Anti Asian-American racism stems from deep racial hatred in US ‘melting pot’
Published: Mar 17, 2021 01:08 AM
Illustration: Tang Tengfei/GT

Illustration: Tang Tengfei/GT

The situation of Asian Americans in the US has recently become increasingly difficult. Physical and verbal abuses against Asian Americans dramatically increased after the COVID-19 outbreak. There are also more discussions online: Why did the American society take a relatively cold attitude toward discrimination against Asian Americans?

A new study based on police departments' statistics in major US cities has found a nearly 150 percent surge in anti-Asian hate crimes in 2020. By contrast, the number of overall hate crimes fell by 7 percent. US President Joe Biden on Thursday condemned the violence that Asian Americans have endured on the one year marker since the World Health Organization declared the COVID-19 a pandemic. He also signed a memorandum condemning and combating racism, xenophobia and intolerance against Asian Americans and Pacific Islanders in the US.

However, these measures cannot fundamentally change Asian Americans' situation in the US. Discriminations against Asians did not appear only after the Biden administration came to power. It is a historical problem in the US. Worse, during the COVID-19 pandemic, former US President Donald Trump's discrimination against Chinese people and Asians exacerbated the situation. Biden's words and policies can show his attitude, and this may slightly ease the situation and arouse people's attention to the problem. But it is impossible to eradicate discrimination against Asian Americans.

Fighting against racial discrimination is a politically correct topic in the US. Moreover, racial violence is not only a problem between the white population and African Americans. Asian Americans have also suffered from severe discrimination. But the US will not take the problem as urgent and serious as the way they treat anti-African American racial violence.

This is because when encountering discrimination, African Americans tend to cling together and resist toughly. But Asian Americans do not do so. Their methods of resistance are too mild. Therefore, when Asian Americans face discrimination in the US, the reactions are not as strong as when African Americans demonstrate. This also can partially explain why the status of African Americans has improved rapidly while other minorities' have not.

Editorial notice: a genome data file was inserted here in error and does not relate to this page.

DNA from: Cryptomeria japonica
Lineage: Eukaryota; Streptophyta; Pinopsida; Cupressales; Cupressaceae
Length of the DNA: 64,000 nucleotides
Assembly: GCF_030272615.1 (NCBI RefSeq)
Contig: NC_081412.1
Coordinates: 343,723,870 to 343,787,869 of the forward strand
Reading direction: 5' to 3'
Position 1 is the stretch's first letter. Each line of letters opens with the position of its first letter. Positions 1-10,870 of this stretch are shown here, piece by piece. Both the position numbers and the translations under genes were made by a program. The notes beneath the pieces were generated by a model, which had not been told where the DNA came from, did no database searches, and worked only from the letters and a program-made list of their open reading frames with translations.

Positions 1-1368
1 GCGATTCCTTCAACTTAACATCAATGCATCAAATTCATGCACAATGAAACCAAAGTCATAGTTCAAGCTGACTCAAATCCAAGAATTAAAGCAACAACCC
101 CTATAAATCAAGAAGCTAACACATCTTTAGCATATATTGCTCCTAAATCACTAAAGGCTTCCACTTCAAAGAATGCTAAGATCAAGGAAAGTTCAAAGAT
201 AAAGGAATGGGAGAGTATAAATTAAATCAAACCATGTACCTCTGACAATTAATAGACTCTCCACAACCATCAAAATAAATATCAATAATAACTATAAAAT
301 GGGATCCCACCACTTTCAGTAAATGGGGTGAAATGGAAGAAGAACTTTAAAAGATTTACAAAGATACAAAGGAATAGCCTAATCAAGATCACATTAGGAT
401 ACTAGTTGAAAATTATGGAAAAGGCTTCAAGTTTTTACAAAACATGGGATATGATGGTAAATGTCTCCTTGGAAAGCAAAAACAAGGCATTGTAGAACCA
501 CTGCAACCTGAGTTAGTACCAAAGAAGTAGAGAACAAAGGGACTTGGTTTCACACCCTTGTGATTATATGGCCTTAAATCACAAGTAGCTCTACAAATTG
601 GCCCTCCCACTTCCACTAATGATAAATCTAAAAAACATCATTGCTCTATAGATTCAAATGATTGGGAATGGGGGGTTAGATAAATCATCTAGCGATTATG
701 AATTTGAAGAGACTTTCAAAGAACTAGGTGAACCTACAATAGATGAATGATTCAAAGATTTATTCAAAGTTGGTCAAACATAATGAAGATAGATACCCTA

The actual influence of Asian Americans in US society is now very limited. First, Asian Americans only make up a small percentage of the US population. And Asian Americans are generally not very interested in participating in politics. Although the awareness of participating in politics has increased in recent years, it has not become a common trend. In addition, there are not enough institutions that can effectively connect and mobilize Asian Americans across the country. Asian Americans are also less spiritually connected. There may be great differences in their languages, religions and cultures.

The image of Asian Americans in the US is usually associated with the "yellow peril" stereotype - an ultranationalist theory formed in the 19th century. They also suffer stereotypes and slurs such "tiger mother," "spies" and "infectious diseases." An article in the New York Times noted that, "this recent onslaught of anti-Asian violence can partly be attributed to former president. But he could not have rallied the kind of hatred that he did without this country's long history of systemic and cultural racism against people of Asian descent." Some insulting historical symbols have been handed down to these days. It goes without saying that some white people in the US, especially some political elite groups, have a deep-rooted mentality of white supremacy.

The US has long claimed to oppose radical discrimination, but the specific degree of anti-discrimination varies among ethnic minorities. It is hypocritical that the US has a double standard, and even multiple standards in dealing with racial discrimination. And it is ironic that the US, which proclaims itself to be a "melting pot," is erupting into deep racial hatred. The objective reality is that the more intense the opposition to racial discrimination a place in the US is, the more racial discrimination it tends to be.

Racial discrimination in the US is deeply rooted against Asian Americans and other minorities. Opposition to racial discrimination is a universal human rights norm recognized by the UN, so it is a bonus point for US politicians to score with. But no matter what kind of political correctness or policies are put in place, the US will not eradicate the problem of racial discrimination.

The author is a professor with the Institute of International Relations at the China Foreign Affairs University. opinion@globaltimes.com.cn
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